"Two Pianos," John McCabe and Tamami Hanma, Dutton records
This is a recital of dance and dance inspired music written or arranged for two pianos, which we are invited to attend and re-attend. And while once through Copland's "Danzón Cubano" may be enough, the other works on the program give up their secrets less easily. Britten's "Mazurka Elegaica" has both Britten and un-Britten moments, as it moves back and forth between elegy and mazurka. Overall, it is a haunting and puzzling work for us Britten fans. Third up is contemporary Greek composer, Basil Athanasiadas's "Terpsichore Bemused," a contemporary diversion of rhythmic impressionism (a dance piece by name and in fact), bringing the recital to its major work, Stravinsky's own arrangement for two pianos of his late ballet, "Agon."
By the time Stravinsky reached "Agon" (1950's), he had pared away many of the musical qualities that draw us to his earlier work. "Agon" comes close to being a bare anatomy of modern dance, nearly a matter of pure rhythm, with melody reduced to a fleeting presence that in the hands of any other composer would likely be lost. On first hearing, I felt this two-piano version of the orchestral score needed its dancers. The second time, I was satisfied with simply the pianos, dancing alone. If you don't much like modern music for piano, this arrangement may challenge your sensibilities. If you do like it, I'll just say to you that "Agon" for two pianos works better than "Petrouchka" arranged for one. It seems to have more of a musical life of its own than the transcription of the earlier, better known piece.
The recital ends with "Balinese Ceremonial Music" by Canadian composer Colin McPhee (born in 1900), who spent a great deal of his life studying and transcribing Balinese music. This music, taken from music for the gamelan, would probably give more pleasure on its original instruments. And finally, "Basse Danse," by one of the recital's pianists, John McCabe. McCabe, an Englishman, is best known for what many consider his definitive recordings of Haydn's complete piano sonatas, but he is also a notable composer in his own right. "Basse Danse" is a pensively rhythmic piece better heard on its own. Placed modestly at the end of this recital, it tempts us to pay it less attention than it really asks for. It is an ambitious, not at all occasional, piece of music.
Two Pianos is the kind of recording that gives one hope that good music-making still lives. Had I gone to this recital, I would be wishing I could take it with me.
John Browne, "Music from the Eton Choirbook," The Tallis Scholars. Directed by Peter Phillips, Gimell records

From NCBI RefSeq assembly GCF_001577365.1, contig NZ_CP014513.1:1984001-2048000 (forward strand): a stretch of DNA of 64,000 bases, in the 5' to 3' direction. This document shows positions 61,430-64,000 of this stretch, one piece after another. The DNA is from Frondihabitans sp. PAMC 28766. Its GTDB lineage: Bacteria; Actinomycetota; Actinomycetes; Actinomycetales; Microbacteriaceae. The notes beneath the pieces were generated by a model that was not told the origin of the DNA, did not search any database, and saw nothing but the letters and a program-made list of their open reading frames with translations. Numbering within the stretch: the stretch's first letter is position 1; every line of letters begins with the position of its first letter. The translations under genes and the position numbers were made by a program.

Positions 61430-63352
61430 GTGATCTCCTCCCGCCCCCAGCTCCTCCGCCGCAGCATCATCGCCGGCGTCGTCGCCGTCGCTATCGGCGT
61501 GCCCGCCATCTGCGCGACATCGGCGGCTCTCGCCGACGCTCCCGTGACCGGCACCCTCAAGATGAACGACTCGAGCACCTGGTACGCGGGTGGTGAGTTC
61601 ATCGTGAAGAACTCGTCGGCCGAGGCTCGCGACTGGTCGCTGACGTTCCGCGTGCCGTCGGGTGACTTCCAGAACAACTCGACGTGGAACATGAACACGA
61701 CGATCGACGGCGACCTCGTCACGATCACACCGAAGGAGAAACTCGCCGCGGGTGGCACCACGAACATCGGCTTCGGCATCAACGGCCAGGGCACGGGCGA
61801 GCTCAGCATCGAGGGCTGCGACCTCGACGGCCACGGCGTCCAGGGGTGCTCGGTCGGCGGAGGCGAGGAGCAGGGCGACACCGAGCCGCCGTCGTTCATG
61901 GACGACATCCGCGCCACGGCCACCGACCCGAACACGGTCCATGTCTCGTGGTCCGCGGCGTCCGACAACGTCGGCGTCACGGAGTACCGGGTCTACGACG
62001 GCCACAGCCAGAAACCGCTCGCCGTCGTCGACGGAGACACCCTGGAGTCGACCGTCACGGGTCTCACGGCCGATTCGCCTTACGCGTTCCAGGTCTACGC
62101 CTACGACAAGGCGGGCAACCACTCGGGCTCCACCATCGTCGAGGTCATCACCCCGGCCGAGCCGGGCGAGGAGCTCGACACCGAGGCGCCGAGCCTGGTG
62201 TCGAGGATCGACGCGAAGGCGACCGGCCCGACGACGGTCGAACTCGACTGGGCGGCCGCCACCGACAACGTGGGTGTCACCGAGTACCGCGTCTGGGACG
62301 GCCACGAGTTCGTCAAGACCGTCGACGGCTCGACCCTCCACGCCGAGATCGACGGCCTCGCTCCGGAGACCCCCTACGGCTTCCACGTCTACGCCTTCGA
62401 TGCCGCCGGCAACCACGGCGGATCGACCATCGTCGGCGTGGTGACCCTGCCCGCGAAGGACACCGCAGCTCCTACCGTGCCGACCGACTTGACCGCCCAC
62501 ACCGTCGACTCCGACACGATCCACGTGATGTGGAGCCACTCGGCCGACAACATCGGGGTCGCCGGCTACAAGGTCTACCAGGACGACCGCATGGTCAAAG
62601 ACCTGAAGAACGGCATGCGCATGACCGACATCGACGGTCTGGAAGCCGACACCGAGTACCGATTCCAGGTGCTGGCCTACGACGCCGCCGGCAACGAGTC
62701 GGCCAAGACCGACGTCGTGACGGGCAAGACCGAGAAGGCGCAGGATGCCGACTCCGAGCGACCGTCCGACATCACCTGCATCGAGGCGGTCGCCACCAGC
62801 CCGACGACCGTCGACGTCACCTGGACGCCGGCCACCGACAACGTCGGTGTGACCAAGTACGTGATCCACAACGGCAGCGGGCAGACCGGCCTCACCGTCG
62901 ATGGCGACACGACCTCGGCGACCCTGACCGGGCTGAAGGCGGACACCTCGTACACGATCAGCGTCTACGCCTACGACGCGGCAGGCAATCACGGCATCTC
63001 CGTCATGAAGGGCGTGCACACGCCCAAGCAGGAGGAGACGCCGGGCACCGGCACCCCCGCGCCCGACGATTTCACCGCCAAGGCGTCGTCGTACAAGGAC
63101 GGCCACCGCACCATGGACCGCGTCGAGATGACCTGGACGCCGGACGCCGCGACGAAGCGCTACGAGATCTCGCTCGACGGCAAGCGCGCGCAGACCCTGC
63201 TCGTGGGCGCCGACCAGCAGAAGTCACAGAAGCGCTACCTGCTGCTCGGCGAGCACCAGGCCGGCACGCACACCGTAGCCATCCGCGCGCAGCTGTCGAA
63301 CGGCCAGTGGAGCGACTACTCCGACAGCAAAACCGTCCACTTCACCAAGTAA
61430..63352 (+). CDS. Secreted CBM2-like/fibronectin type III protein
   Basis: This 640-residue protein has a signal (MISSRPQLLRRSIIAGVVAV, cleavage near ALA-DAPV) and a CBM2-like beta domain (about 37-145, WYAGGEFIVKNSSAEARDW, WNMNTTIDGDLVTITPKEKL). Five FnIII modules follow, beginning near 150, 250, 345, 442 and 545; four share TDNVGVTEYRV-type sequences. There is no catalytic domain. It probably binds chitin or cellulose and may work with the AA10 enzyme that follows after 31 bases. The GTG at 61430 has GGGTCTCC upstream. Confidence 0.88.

A belated welcome back to the Tallis Scholars, one of the very finest early music a capella choral groups of modern times; and also to their proprietary recording label. Gimell. For whatever reason, presumably financial, founder Peter Philips sold Gimell, which he founded, to Polygram Records (Philips) in the mid-nineties, whereupon the Tallis Scholars virtually disappeared from the new releases listing while the parent company mainly reissued and repackaged their earlier material to make what they could out of the group's name. They managed to stay together, I would guess thanks almost entirely to Peter Phillips, continuing to tour. And then, sometime early in the current decade, they bought back their label and got before the recording mikes again.
Since then, there have been a small handful of recordings, but nothing so fine to my ears as this new one, focusing on the music of late fifteenth century English composer, John Browne—about whom few of us, I suspect, have heard very much. (Unless, of course, we collected the set of CDs released some ten years ago of The Eton Choirbook, where all of this music is found.) A passionate fan rather than student of renaissance music, I feel confident only to report that the music and performance sound extraordinary. Melodic ribbons of sound weaving in and out of one another (eight parts!), making wonderful use of the interval of the fourth, that strange and acute sound that has a way of cutting through emotional expectations, at least those of modern ears. "Never have vocal lines been so seductive," writes Peter Philips. Indeed. For newcomers to English renaissance music, this would be a fine, out of the way, place to test its waters. The core of the group of the 1980s is intact, in particular the treble voices that are the group's signature strength—Tessa Bonner, Sally Dunkley and Deborah Roberts. Also still here after over twenty years are Robert Harre-Jones and Francis Steele, along with a dozen or so new and recent comers who appear selectively in the five works presented. The Tallis Scholars sound is still there, as pure as its fans and detractors have known it for a generation.